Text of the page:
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Staring down a AA-rating

August 2, 2011: 11:13 AM ET

A deal was reached, but it didn't go far enough to satisfy S&P's original requirements. A debt downgrade still looks likely, but does it really matter?

Riskier?

FORTUNE -- The U.S. might have avoided a debt default and a government shutdown, but the deal Congress reached to raise the nation's $14.3 trillion debt limit does little to improve its long-term fiscal position. After weeks of political wrangling that culminated in a rushed deal with a temporary fix, the faith in America's debt likely will fall in the eyes of global investors.

It's only a matter of time before the U.S. loses its stellar triple A-rating – a coveted status the nation has managed to hold since 1941. A downgrade of our sovereign debt would not likely be financially disastrous, but it underscores just how deep the nation's debt problems have become.

Technically, the debt deal calls for less than $1 trillion in spending cuts over the next 10 years. Lawmakers have essentially given themselves a back-door extension to fixing America's fiscal problems by delaying bigger budget cuts. The plan includes a second round of reductions totaling $1.5 trillion, which will kick in if lawmakers can't agree on recommendations by a bipartisan commission tasked to come up with such savings by the end of the year.

Members of Congress might be applauding themselves today, but Standard & Poor's and other rating agencies likely won't be fooled by the backslapping.

In a way, however grudgingly Democrats and Republicans nodded to the deficit-reduction plan, both sides essentially got what they wanted: President Obama got the debt ceiling raised through the end of his first term, and Republicans avoided tax increases.

S&P, meanwhile, got much less than what it asked for. Combined, the reductions of $2.1 trillion still fall short of the $4 trillion minimum that the rating agency implied was needed for the U.S. to avoid a downgrade. But who knows what S&P really wants – as Politico's Ben White points out, the agency had already been back-pedaling its initial target. S&P did not immediately return a request for comment.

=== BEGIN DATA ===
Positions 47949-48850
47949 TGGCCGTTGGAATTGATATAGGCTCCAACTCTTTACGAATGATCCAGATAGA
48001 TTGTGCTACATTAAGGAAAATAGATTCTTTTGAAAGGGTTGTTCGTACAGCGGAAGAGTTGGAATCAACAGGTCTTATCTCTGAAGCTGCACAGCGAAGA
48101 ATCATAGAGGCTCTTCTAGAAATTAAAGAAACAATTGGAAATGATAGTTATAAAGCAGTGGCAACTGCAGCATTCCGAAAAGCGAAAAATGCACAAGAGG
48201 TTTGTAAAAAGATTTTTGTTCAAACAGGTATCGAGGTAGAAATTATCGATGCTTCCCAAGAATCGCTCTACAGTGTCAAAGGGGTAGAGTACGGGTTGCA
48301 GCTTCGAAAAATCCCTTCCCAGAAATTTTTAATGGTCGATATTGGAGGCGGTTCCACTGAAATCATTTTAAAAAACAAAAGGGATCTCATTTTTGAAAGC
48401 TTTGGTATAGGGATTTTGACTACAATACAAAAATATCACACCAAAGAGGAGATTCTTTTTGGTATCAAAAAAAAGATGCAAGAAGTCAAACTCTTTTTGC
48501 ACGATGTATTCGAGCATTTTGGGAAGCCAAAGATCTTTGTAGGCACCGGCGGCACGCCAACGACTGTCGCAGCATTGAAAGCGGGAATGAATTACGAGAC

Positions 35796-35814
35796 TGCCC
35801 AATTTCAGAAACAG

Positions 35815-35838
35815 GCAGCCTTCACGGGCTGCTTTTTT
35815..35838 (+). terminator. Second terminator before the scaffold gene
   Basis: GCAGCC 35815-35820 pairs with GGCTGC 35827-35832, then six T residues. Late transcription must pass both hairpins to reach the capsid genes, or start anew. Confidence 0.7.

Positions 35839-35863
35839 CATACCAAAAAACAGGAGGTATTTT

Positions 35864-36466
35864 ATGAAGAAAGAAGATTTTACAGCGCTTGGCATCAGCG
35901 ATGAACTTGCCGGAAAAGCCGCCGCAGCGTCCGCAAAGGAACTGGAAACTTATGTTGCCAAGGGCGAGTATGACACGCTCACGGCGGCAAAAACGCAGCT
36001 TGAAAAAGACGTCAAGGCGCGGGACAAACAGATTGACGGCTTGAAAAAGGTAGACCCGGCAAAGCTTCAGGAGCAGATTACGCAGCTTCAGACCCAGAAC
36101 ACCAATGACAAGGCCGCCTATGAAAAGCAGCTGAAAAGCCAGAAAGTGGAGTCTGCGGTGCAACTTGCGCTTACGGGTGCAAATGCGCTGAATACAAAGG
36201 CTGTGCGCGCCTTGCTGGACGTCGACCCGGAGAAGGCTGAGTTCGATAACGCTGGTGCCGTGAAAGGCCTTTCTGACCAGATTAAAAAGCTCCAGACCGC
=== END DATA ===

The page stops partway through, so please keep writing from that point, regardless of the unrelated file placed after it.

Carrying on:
The $2.1 trillion in cuts would reduce the debt as a percentage to GDP by 10 percentage points over the next 10 years. However, that would still leave it at a very high 67% by 2021 – at best, according to Senior Chief Economist Paul Dales at Capital Economics, citing a scenario by the Congressional Budget Office. Dales believes the figure would fall closer to 95%.

Though some believe that a downgrade could happen as early as this week, it isn't likely to shock bond markets. Yields on U.S. Treasuries would typically rise on worries over higher risks on such investments. However, yields on the 10-year Treasuries are still below 3%.

Nevertheless, a downgrade is a serious warning that worse things will surely be on the horizon. Losing triple-A status will likely add pressure on lawmakers to do more to reduce the deficit -- any such moves would surely stall economic growth in the coming years.

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About This Author
Nin-Hai Tseng
Nin-Hai Tseng
Writer, Fortune

Nin-Hai Tseng covers economics and finance. Before joining Fortune, Tseng was a reporter at The Orlando Sentinel and a public affairs associate at GE. She holds an MPA from Columbia University and a BS in Journalism from the University of Florida. She lives in New York City.

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